b)They do not win their next three games
P(losing three games)=3P(W' )=P(0.4⋂0.4⋂0.4)
3P(W' )=0.064
Notation is off here.

You should write

\begin{aligned}P(\text{3 losses}) = P(W' \cap W' \cap W' ) & = P(W' ) \cdot P(W' ) \cdot P(W' ) \\ & = P(W' )^3 \\ & = 0.4^3 = 0.064\end{aligned}

Don't ever write P(0.4 \cap 0.4 \cap 0.4) -- this is a completely meaningless expression. The whole point is that P(A) means the probability of some event A occuring... but it P(0.4) is meaningless, what sense is it say that '0.4' is an event??

Also, don't write 3P(W' ) because this is not the same as P(W' )^3 which is what you mean!

c)They win the next five games in a row
P(win five games)=5P(W)=(0.6⋂0.6⋂0.6⋂0.6⋂0.6)
P(win five games)=0.07776
Same notational issues as above.
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ghostwalker
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(Original post by LukeWatson4590)
While revising probability I have found some questions to help improve my understanding. I have answered them fully and have shown my working I and was wondering if someone was able to advice whether I have used applicable methods to hopefully arrive at suitable conclusions or if my workings could be improved upon.

1. The probability of a hockey team winning a match is 0.6. Find the probability that:

a)They will not win one of the next three games
Probability of winning; P(W)=0.6
Probability of losing; P(W'=1-P(W)
P(W'=1-0.6=0.4
Since the events are mutually exclusive.
P(lose one game)=P(W⋂W⋂L) or P(W⋂L⋂W) or P(L⋂W⋂W)
P(lose one game)=(0.6*0.6*0.4)+(0.6*0.4*0.6)+(0.4*0.6*0.6)
P(lose one game)=0.144+0.144+0.144
P(lose one game)=0.432
Fine.


b)They do not win their next three games
P(losing three games)=3P(W'=P(0.4⋂0.4⋂0.4)
3P(W'=0.064
Know what you mean, but you want to say:

P(losing three games) = P(W'nW'nW' = P(W'^3 = 0.4^3 = 0.064

c)They win the next five games in a row
P(win five games)=5P(W)=(0.6⋂0.6⋂0.6⋂0.6⋂0.6)
P(win five games)=0.07776
Same comment as previous.

2. A bag contains 6 red balls, 4 white balls and 2 blue balls. Use this information to find the probability of choosing (without replacement);
a. Two balls of the same colour.
P(event)=number of favourable outcomes/total number of possible outcomes
P(red)=6/12=1/2
P(white)=4/12=1/3
P(blue)2/12=1/6

P(both same colour)=P(R⋂R) or P(W⋂W) or P(B⋂B)
P(both same colour)=(6/12*5/11)+(4/12+3/11)+(2/12+1/11)
P(both same colour)=5/22+1/11+1/66
P(both same colour)=1/3
Just correcting terminology.

P((R⋂R) u (W⋂W) u (B⋂B)) or you could say P((R⋂R) or (W⋂W) or (B⋂B))

=P(R⋂R) + P(W⋂W) + P(B⋂B)


b. Both of the blue balls;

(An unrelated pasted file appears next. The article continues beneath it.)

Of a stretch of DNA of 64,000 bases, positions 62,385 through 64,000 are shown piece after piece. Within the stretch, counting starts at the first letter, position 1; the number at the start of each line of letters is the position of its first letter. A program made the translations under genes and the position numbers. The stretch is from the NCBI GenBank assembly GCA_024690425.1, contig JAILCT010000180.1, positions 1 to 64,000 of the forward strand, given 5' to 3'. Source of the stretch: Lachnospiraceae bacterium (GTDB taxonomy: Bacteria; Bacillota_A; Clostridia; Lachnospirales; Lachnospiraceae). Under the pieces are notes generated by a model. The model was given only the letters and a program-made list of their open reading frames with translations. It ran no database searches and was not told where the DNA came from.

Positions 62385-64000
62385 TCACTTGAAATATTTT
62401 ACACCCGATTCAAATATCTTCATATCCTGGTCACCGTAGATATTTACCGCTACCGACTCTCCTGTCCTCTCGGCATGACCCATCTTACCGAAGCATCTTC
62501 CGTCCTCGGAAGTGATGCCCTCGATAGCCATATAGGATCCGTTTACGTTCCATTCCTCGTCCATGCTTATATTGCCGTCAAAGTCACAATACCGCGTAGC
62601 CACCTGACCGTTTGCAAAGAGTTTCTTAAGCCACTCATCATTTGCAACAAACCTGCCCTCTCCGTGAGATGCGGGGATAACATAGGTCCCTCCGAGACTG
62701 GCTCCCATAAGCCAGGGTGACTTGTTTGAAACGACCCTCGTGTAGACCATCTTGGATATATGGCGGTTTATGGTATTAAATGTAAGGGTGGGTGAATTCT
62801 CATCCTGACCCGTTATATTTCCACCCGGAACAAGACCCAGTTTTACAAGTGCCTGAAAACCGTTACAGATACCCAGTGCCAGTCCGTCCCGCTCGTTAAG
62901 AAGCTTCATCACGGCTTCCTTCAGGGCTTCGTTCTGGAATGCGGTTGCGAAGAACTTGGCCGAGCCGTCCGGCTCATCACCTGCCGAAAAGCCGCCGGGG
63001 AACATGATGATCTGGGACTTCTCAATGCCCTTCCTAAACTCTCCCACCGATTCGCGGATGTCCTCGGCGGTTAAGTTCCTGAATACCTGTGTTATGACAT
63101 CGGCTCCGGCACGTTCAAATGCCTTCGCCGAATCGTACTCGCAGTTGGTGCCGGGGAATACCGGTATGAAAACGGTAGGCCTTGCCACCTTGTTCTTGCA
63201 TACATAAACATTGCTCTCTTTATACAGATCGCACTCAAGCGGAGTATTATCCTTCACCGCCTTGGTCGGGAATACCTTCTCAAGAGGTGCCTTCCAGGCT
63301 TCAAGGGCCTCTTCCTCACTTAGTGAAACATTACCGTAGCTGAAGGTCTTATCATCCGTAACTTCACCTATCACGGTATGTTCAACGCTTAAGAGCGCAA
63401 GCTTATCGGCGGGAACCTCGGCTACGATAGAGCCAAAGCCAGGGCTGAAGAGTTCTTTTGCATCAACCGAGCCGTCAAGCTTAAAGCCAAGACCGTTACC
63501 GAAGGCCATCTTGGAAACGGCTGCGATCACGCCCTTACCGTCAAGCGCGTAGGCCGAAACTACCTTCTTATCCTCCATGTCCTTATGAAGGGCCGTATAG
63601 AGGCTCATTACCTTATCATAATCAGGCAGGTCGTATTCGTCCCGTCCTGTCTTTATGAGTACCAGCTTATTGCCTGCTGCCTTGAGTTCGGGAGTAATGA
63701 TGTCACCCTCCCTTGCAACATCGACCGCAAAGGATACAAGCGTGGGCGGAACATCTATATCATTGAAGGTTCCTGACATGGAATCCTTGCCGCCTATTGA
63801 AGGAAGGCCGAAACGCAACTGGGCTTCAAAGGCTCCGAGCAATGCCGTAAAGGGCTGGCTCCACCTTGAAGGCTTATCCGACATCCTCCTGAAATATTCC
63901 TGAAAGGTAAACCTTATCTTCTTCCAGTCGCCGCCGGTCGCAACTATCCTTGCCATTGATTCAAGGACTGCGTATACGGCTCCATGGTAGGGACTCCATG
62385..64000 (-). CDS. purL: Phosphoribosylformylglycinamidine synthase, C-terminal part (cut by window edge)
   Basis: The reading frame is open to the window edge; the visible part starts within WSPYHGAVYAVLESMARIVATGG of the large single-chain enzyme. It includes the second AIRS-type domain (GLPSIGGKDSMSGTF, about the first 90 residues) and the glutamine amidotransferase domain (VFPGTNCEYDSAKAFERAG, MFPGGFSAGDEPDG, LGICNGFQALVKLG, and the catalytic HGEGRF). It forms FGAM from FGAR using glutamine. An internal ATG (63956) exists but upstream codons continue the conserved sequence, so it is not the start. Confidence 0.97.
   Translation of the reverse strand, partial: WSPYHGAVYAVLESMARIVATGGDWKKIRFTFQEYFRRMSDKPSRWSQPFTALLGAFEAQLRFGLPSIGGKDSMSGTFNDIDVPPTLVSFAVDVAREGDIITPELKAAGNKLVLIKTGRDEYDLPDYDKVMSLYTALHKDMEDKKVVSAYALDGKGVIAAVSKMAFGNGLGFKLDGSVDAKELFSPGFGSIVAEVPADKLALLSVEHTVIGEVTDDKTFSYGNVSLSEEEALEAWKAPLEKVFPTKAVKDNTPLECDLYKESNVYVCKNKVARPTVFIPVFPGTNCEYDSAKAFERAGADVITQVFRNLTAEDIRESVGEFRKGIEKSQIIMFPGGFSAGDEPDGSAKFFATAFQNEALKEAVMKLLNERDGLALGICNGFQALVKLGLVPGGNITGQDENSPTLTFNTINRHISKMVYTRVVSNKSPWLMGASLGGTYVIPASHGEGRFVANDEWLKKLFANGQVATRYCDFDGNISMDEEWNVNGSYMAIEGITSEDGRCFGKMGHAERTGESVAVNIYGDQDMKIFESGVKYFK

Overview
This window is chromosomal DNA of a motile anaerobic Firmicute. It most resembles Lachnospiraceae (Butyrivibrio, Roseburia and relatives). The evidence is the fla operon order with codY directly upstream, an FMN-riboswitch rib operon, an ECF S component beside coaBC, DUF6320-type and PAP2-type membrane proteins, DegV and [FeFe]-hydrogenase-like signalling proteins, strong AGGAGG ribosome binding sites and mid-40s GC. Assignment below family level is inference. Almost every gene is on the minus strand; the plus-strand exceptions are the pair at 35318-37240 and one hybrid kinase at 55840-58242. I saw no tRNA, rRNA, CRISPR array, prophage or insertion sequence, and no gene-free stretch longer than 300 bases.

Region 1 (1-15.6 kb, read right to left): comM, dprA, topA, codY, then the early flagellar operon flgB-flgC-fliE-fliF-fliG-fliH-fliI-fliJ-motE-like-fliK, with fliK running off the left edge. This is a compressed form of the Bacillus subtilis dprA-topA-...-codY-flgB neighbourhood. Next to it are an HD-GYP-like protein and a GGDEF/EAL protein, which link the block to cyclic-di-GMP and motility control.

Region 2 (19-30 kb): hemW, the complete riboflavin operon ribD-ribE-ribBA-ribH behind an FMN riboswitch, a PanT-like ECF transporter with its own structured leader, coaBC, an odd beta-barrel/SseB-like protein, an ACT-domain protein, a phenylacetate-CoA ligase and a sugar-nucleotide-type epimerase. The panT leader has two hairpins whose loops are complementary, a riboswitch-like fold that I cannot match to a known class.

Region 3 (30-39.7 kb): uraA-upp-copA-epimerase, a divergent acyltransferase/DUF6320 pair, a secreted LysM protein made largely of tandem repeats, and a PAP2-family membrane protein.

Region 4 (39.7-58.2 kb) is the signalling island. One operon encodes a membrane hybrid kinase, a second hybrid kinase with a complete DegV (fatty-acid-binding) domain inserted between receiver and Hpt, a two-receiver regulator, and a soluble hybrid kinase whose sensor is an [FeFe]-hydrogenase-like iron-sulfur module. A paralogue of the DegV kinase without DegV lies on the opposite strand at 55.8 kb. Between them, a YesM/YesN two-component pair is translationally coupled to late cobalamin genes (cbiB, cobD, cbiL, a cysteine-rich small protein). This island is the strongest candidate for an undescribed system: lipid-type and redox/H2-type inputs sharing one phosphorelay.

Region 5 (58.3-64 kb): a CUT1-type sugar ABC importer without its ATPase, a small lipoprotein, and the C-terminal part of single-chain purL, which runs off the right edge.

P(blue)=2/12
P(both blue balls)=P(B⋂B)=P(2/12*1/11)
P(both blue balls)=1/66
Fine

If all of the balls are put back into the bag, then a further three balls are removed without replacement find the probability that;

c. The balls are all a different colour;
P(all a different colour)=P(R⋂W⋂B) or P(R⋂B⋂W) or P(W⋂R⋂B) or P(W⋂B⋂R) or P(B⋂R⋂W) or P(B⋂W⋂R)
P(all a different colour)=(6/12*4/11*2/10)+(6/12*2/11*4/10)+(4/12*6/11*2/10)+(4/12*2/11*6/10)+(2/12*6/11*4/10)+(2/12*4/11*6/10)
P(all a different colour)=2/55+2/55+2/55+2/55+2/55+2/55
P(all a different colour)=12/55
Fine.

Or should I use Binomial distribution?

I am not sure how to put this in the form X~B(n,p) where n is the number of trials and p the probability of success.
I know that; P(X=x)=nCxp^x*q^n-x
No, you don't want binomial as the situation doesn't meet the binomial's criteria.

So would that be here that n=12. I am not sure how to progress from here, or what p and q are?
I know that there are 12C3 ways to pick three balls from the bag.
If these three balls are all different colours, meaning one red, one white and one blue;
P(red)=6C1
P(white)=4C1
P(blue)=2C1
P(three different colours)=6C1*4C1*2C1/12C3
P(three different colours)=6*4*2/220
P(three different colours)=48/220
P(three different colours)=12/55
Yes, that's another way to do it - nothing to do with binomial distribution as such.

d. Find the probability there are more white balls than red balls;
There are more white balls if WWW are drawn or, WWR,WWB,WRW,WBB
P(more white than red)=(4/12*3/11*2/10)+(4/12*3/11*6/10)+(4/12*6/11*3/10)+(4/12*2/11*1/10)
P(more white than red)= 1/55+3/55+3/55+1/165
P(more white than red)=16/165
There are more options here:
WWW, WWR, WRW, RWW, WWB, WBW, BWW, WBB.
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LukeWatson4590
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(Original post by RDKGames)